This support can be provided in the form of access to therapy and psychiatric help. Today, many companies are beginning to implement a compassionate leave policy for employees who have experienced miscarriages, stillbirths, or failed adoption/surrogacy attempts. At Progyny, we have a pregnancy loss leave policy that provides five days of paid time off. Other companies like Pinterest and The Mom Project have implemented similar policies, giving employees time away from work to grieve. Adding mental health benefits and pregnancy loss leave policies show employees that their employers truly care about their well-being.
Postnatal support is needed
Family building benefits should extend beyond when a baby is born, and some of this support may be through postpartum services.
When we think of postpartum support, our thoughts often go first to maternity and paternity leave. However, these terms are not inclusive of all paths to parenthood. As an employer, you must ensure that any communication or policy designed for postpartum support does not include gendered language so that those policies are accessible to all, regardless of gender identity or path to parenthood. Allowing non-sex parental leave to be at least partially paid is a step in the right direction.
Some companies, like Microsoft, go the extra mile for postpartum support. Microsoft employees are allowed 20 weeks of paid leave for birth parents and 12 weeks of paid leave for all other new parents, including adoptions and foster placements. Google also goes above and beyond, giving its employees who give birth 24 weeks of paid leave and all other parents 18 weeks. It is incredibly important to offer leave for the birth parent, but just as important that the non-birth parent is offered leave to spend time with their child.
Today, many organizations offer parental leave to birth mothers, but a smaller number of organizations offer parental leave to biological fathers. Fathers and non-birth parents are often expected to “bounce back” too quickly. While Mercer reports that 80% of large global employers offer paternity leave, nearly a quarter of men refuse to take it due to high expectations or a lack of flexibility. More robust postpartum support can prevent this.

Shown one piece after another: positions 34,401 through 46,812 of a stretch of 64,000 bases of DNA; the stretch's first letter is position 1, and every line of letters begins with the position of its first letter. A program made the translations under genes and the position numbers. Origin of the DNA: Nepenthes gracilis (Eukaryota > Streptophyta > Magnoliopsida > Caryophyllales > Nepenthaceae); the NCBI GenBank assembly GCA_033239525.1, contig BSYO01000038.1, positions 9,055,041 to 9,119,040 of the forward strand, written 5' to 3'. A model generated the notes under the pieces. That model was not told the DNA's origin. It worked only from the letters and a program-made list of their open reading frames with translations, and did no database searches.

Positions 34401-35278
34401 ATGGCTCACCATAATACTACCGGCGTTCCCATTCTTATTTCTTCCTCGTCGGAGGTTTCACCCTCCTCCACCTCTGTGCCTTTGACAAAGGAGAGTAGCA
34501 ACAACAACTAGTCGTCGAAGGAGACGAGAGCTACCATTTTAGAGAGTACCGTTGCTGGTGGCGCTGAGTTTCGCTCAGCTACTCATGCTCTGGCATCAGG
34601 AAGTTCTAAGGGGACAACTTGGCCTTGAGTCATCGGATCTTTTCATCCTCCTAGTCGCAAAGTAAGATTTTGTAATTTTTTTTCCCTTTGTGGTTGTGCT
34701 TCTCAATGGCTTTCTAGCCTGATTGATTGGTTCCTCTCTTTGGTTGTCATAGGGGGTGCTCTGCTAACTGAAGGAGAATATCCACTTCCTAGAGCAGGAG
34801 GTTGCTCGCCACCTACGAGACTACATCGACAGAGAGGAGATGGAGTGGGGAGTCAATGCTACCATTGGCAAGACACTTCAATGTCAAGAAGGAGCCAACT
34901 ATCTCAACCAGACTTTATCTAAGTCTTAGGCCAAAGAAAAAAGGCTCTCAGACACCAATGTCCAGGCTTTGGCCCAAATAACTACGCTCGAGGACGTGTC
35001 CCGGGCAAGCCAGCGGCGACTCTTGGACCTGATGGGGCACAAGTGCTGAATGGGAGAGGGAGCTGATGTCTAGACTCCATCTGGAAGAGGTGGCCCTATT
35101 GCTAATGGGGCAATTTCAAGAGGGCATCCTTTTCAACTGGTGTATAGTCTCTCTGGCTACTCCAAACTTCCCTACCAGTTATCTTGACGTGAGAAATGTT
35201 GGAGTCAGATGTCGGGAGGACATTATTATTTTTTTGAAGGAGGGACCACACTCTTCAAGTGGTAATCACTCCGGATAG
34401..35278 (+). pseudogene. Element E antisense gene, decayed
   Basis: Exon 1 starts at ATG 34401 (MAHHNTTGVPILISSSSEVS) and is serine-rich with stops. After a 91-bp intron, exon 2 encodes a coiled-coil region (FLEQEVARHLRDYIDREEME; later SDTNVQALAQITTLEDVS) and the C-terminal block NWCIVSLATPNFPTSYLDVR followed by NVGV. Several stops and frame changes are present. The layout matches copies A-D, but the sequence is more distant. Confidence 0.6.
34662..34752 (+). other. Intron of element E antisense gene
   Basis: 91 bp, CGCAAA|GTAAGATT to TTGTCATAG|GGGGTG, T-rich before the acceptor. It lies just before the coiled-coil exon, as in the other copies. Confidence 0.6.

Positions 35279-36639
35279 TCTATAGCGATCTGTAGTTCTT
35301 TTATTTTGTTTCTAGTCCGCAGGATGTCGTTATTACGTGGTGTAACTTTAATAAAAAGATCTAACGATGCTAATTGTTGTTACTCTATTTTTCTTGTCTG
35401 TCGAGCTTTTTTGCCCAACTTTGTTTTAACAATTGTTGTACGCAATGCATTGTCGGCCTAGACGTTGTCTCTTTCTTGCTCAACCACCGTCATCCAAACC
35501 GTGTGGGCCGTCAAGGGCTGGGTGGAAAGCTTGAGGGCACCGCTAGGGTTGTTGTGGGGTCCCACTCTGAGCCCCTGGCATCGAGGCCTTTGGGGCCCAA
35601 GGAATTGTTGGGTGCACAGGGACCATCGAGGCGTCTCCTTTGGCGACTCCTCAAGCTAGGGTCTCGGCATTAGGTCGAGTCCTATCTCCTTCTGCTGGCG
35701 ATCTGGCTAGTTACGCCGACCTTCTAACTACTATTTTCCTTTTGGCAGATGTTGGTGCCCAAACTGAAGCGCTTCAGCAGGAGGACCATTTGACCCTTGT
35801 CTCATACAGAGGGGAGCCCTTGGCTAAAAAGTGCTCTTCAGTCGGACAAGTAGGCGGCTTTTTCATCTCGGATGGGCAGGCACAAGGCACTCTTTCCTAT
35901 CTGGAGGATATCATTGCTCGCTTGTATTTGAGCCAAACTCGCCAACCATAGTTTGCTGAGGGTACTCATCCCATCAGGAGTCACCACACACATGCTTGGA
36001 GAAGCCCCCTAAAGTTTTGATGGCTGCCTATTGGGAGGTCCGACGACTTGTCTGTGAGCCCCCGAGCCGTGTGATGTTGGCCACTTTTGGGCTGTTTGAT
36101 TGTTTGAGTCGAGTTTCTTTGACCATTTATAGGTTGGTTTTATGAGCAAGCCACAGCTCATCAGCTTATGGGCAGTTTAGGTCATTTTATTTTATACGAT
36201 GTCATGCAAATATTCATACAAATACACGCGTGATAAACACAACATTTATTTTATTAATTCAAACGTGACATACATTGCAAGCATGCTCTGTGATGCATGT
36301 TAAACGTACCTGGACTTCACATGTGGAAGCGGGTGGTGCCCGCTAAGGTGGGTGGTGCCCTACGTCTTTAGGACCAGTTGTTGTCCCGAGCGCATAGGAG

Finally, it’s important to offer some sort of childcare option through services like UrbanSitter to help ease the stress and transition of new parents. The transition back to work after parental leave is often made worse by stressing over who will take care of the new baby. Employers can help alleviate this stress by offering childcare benefits.
Go above and beyond for employees
A strong family building benefits program includes much more than just fertility treatment. Alternative options, mental health services and postpartum support are just as important in the family building process and drive trust between employers and their employees.
On the subject of alternative family building options, Boston Beer Company’s O’Boyle also says, “This was the most benefit announcement we’ve received in the last few years. In that time, we’ve expanded our mental health offering, launched a co-worker relief fund and created a rewards and recognition platform, but this has generated the most positive feedback from colleagues. Going beyond what the coverage includes symbolizes our company’s desire to support our colleagues and their families.”
Piet Anevski is CEO of Progyny.